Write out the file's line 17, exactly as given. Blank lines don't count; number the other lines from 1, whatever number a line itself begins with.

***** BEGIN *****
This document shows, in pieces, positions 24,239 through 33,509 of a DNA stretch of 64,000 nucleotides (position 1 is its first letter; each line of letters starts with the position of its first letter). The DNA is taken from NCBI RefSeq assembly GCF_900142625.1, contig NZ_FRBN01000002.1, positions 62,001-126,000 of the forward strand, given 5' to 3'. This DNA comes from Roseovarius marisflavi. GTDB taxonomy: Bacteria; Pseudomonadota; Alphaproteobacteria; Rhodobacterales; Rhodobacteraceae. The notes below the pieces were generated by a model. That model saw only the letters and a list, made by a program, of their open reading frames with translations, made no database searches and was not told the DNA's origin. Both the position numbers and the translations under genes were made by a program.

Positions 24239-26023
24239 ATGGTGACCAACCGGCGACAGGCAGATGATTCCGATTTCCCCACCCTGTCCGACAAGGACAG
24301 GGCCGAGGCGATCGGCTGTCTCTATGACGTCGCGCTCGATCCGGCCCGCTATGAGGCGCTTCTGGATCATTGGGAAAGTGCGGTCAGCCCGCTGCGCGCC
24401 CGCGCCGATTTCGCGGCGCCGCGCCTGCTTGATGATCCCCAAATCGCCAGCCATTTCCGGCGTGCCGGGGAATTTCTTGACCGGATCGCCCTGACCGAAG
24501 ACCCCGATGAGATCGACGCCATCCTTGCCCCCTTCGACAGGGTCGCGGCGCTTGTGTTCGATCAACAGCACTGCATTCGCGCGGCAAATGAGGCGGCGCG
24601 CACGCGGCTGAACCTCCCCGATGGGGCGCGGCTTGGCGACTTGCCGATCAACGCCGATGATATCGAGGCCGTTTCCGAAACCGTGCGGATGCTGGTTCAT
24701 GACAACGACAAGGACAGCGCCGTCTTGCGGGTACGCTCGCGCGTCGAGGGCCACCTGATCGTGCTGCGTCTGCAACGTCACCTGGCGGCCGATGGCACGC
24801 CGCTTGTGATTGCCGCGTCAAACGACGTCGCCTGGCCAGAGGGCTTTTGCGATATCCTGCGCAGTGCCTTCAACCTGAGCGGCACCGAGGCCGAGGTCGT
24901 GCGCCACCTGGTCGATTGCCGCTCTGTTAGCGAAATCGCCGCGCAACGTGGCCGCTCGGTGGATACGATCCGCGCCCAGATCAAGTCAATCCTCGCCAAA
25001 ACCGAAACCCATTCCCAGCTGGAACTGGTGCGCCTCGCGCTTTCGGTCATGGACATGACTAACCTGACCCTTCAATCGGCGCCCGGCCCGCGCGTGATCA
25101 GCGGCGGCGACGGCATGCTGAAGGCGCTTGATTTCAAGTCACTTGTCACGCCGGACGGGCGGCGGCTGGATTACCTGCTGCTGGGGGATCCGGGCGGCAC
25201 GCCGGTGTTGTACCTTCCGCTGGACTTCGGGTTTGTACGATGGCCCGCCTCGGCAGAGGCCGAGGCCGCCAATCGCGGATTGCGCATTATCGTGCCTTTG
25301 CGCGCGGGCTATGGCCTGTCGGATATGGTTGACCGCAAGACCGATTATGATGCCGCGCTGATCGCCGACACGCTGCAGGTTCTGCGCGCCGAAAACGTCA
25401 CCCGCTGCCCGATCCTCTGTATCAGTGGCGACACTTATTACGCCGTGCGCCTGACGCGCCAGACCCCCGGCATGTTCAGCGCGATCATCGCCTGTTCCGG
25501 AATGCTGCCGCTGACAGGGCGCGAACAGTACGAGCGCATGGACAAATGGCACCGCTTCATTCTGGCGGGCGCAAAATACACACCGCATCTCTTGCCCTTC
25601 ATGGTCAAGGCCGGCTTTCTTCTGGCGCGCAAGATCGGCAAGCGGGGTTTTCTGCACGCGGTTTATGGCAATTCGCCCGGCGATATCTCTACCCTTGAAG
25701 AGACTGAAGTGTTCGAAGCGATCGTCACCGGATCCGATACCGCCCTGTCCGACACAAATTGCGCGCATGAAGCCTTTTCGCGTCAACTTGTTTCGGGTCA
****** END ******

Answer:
25601 ATGGTCAAGGCCGGCTTTCTTCTGGCGCGCAAGATCGGCAAGCGGGGTTTTCTGCACGCGGTTTATGGCAATTCGCCCGGCGATATCTCTACCCTTGAAG